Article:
By Yanshu Li

For a normal meal in Thailand, pad Thai is a traditional stir-fry to choose. It is also the most popular meal at Noodle St. in Boston.

pad Thai with vegetables, tofo and crispy chicken with sweet & sour sauce as add-up, Noodle St, Boston.
pad Thai with vegetables, tofo and crispy chicken with sweet & sour sauce as add-up, Noodle St, Boston. [Photo by Yanshu Li]
A rice noodle base costs $8.5, and there are 9 additions, that can cost up to $3. The additions are chicken, pork, beef, tofu, shrimps, seafood, crispy chicken, shrimp tempural and kinnari chicken. Noodle St lets the customers choose the pad Thai the way they want it. Paul Britton, an employee, estimated pad Thai added chicken takes up 60 percent of orders in this noodle-stir-fry category.

This Noodle St. signboard is over stairs near Kenmore Square. It was established in 2006. The main chef, also the co-owner, is a 75-year-old woman who has nearly 25 year of experience in Thai restaurants in The Boston areas. Noodle St. mainly serves fried-rice, noodle soup and noodle-stir-fry.

To adapt to American taste, Noodle St. has tone down the spiciness a little. “But we don’t tone it down that much,” Britton, said. “Because a lot of our customers are international students from BU, so they expect a traditional Thai taste.”

For this reason, the unspicy pad Thai has become the must-have dish. BU students and faculty, who need to be quick and healthy in daily dinning, are eighty percent of Noodle St.’s customers. Britton said: ”All our noodle are made in Chinatown in Boston. Every night at nine o’clock the noodle factory calls us ‘how many bags of noodles do you need for the next day.’ They will deliver it next morning.” This makes sure that there will be fresh material for noodle-based pad Thai.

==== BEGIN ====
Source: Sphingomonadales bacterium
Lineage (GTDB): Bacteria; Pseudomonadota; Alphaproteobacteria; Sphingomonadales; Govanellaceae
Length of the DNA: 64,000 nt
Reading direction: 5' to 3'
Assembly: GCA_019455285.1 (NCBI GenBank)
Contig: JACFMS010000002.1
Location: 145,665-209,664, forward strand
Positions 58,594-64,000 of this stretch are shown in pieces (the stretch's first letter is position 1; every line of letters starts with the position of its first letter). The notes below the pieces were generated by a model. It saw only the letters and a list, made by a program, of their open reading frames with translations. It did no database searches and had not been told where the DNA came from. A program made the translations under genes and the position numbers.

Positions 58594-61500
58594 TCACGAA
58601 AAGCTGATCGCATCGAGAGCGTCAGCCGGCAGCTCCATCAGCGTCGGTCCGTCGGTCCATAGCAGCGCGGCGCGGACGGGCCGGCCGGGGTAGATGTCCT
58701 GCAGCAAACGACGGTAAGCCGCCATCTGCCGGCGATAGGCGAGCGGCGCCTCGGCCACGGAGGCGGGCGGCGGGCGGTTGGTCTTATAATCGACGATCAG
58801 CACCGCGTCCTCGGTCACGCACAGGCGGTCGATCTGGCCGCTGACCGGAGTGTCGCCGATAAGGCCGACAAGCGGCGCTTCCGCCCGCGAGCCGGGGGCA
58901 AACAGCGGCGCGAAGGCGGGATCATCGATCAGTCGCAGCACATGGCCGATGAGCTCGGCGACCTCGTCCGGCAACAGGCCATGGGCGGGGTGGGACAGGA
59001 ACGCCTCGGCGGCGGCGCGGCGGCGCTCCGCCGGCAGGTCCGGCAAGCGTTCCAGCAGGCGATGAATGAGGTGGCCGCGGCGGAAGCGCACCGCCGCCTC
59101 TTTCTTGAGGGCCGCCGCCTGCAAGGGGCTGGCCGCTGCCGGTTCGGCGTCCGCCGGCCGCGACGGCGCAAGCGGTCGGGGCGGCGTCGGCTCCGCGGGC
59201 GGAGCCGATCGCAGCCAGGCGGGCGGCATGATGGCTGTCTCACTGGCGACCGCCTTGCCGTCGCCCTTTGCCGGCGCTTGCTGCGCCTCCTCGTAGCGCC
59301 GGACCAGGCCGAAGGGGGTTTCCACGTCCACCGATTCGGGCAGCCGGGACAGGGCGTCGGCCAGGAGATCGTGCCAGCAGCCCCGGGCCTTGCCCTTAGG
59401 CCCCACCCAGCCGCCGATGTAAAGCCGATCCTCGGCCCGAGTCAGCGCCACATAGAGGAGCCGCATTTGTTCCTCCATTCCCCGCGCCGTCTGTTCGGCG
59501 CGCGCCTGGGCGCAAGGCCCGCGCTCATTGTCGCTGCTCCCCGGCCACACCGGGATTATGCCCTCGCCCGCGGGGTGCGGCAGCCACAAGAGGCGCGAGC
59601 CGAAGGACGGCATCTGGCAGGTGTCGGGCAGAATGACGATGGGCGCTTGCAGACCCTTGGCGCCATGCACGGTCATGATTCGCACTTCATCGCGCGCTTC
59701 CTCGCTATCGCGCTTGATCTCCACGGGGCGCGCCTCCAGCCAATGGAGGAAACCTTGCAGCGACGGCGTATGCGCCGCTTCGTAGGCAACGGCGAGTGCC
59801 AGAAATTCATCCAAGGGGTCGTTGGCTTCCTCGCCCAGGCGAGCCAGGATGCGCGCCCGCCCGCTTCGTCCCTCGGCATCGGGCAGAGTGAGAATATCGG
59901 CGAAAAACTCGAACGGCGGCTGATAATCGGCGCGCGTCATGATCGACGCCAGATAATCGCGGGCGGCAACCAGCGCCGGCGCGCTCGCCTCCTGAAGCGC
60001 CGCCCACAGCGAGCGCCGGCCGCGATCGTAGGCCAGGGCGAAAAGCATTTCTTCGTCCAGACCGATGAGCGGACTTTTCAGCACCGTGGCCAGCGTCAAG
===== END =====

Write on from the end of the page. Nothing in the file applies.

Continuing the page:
Not only it is popular and fresh for customers, pad Thai also draws good numbers on revenue. The whole revenue on a daily basis would have to be divided into three parts: for dining-in, estimate, it’s around $2,000, take-out around $600, and delivery around $400. On average, for a day, pad Thai contributes 25 percent of the sales. Followed by the second popular NS Soup, which is ten percent. But also this distribution could vary by seasons. The steaming NS soup gains more popularity in a harsh winter of Boston.

Fall, winter and spring, are the busiest seasons. Now, in Boston, fall was just arrived, students are back and filling this restaurant during rush hours. During lunch, from 12 p.m. to 2 p.m., the turned-table rate would be 1.5 times, Britton said. Which means 30 out of 120 dine-in orders are pad Thai during the bustling hour.

It takes estimately three minutes to stir-fry one pad Thai dish till it’s cooked and mixed well with sauce. If quatification works as we multipul the time and numbers of dishes to see the workload, then cooking pai Thai would take 75 percent of the lunch rush time.

Now, just out of fun, by a quick calculation, the chef who is in charge of making pad Thai, he probably has to keep stirring the pot during the lunch rush, and has little time to rest in between orders. Sore wrist maybe? Well this is the price of being popular.

(This piece was written in September, 2014.)


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